South Korean energy giant Kepco is pushing ahead with plans to commence hydrogen and ammonia production at the Port of Newcastle's clean energy precinct in 2028.
A delegation of 18 representatives travelled to Newcastle last week to meet with local water and energy suppliers and port representatives.
The clean energy precinct will be situated on a 220-hectare parcel of port land, which is earmarked to play a vital role in positioning the region as a leading clean energy production, storage and export hub.
Work to establish the precinct is being supported by a $100million federal government grant.
Port chief commercial officer Simon Byrnes said the coming months would be spent preparing a market study to identify the cheapest source of renewable energy for the precinct.
"We're not just competing with other projects around Australia, it's an international competition," he said.
"KEPCO is looking at projects in the Middle East, America and Chile. We need to be able to show that we can be cost competitive on that scale."
At the same time, Kepco is working on a feasibility study for the production of hydrogen and ammonia.
"Together we are going to work on the market solution for electricity supply," Mr Byrnes said.
It is hoped that a final investment decision will be made in the first half of 2025, with hydrogen production to commence in 2028.
A global shortage of electrolysers and the need to secure a suitable recycled water supply are among the challenges that will need to be addressed in the short to medium term.
In the longer term Mr Byrnes said it was hoped Hunter would develop a local electrolyser manufacturing capacity.
"The university is doing great work with the Trailblazer program. They are working with companies like Siemens, which are looking at potentially having some manufacturing capacity in the region, he said.
"A company like Ampcontrol would also be a fantastic partner for that kind of work."
Conexa, which supplies recycled water to Kooragang Island, has advised that its current wastewater treatment plant is at capacity. However, it does have the capability to expand.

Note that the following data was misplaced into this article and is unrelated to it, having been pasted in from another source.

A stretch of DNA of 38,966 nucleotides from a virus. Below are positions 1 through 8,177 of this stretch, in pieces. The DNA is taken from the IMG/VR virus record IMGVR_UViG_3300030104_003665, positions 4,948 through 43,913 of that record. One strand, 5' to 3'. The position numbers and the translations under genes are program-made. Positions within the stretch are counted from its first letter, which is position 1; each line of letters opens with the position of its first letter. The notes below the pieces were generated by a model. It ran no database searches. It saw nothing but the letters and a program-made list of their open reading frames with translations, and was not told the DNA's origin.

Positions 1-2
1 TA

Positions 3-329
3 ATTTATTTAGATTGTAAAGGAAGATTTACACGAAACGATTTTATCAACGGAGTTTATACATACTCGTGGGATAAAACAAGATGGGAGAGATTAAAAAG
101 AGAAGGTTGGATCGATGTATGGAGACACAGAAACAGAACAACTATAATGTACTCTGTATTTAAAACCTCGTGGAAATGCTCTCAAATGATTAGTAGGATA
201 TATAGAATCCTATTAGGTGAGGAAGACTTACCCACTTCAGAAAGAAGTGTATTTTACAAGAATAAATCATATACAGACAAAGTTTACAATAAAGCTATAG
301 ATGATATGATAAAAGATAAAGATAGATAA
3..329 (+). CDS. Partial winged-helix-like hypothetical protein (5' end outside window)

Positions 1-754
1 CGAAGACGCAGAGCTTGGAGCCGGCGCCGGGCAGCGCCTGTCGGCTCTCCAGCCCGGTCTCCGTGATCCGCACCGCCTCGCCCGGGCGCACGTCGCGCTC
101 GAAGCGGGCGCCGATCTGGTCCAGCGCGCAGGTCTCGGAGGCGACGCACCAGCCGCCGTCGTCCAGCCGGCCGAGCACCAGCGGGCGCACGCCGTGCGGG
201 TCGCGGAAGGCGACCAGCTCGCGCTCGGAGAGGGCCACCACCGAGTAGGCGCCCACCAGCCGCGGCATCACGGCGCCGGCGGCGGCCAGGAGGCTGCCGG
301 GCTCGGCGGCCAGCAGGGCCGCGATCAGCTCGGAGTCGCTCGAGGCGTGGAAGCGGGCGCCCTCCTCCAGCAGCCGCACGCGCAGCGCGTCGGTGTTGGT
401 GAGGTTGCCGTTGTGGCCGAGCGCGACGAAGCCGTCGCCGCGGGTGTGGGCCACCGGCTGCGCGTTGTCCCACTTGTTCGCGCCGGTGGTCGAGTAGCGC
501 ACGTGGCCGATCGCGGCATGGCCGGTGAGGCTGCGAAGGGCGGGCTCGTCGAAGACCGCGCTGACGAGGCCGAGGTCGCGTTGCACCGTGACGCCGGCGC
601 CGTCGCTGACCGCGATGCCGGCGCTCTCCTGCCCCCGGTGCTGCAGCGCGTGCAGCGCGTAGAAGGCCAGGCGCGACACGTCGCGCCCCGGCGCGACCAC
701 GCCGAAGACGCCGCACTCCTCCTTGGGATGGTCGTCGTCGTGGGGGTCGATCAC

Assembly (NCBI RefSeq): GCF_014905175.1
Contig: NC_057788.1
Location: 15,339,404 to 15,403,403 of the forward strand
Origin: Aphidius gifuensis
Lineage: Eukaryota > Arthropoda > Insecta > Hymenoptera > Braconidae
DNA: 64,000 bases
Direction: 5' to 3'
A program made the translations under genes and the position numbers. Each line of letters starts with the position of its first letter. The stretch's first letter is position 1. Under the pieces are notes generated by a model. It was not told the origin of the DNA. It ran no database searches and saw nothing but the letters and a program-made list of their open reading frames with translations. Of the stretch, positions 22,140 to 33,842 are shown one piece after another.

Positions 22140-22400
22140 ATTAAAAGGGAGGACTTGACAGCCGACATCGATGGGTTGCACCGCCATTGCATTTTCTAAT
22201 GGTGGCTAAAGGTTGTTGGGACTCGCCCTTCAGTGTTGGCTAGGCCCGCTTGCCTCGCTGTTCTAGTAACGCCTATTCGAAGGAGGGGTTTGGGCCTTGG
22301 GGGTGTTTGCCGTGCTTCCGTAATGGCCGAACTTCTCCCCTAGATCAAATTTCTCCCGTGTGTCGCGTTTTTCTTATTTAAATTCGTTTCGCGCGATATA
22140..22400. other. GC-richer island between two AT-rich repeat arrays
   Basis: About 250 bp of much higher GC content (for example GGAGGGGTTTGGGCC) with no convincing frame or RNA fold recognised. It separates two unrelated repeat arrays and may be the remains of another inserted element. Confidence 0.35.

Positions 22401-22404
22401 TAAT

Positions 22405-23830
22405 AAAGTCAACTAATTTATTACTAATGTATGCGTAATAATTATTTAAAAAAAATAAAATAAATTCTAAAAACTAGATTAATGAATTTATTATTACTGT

Mr Byrnes said the port, Conexa and Hunter Water were working together to identify a new recycled water supply.
"There's a range of different options there and those will be firmed up over the next couple of months," he said.
Kepco, which had previously proposed a massive coal mine in the Bylong Valley, is the lead partner in the clean energy precinct.
Senior manager of Kepco's hydrogen and renewable business team Sungwon Park said the Port of Newcastle green hydrogen project was symbolic for the Hunter's clean energy economy as well as for achieving KEPCO's carbon neutrality target.
"As we have just started the feasibility study, this workshop was highly productive for us to discuss a comprehensive study plan and build a strong partnership. This event was even more meaningful thanks to the participation of our advisors," he said.
"We will do our best to finish the Feasibility study in time and execute the 'Development Agreement' in the first half of next year. I look forward to visit Port of Newcastle again soon."
Other partners include Japanese giant Mitsubishi Heavy Industries, Fortescue Future Industries, Energy Estate, energy transmission and storage company Lumea, Orica, Origin Energy and Dutch clean energy technology venture firm Platform Zero.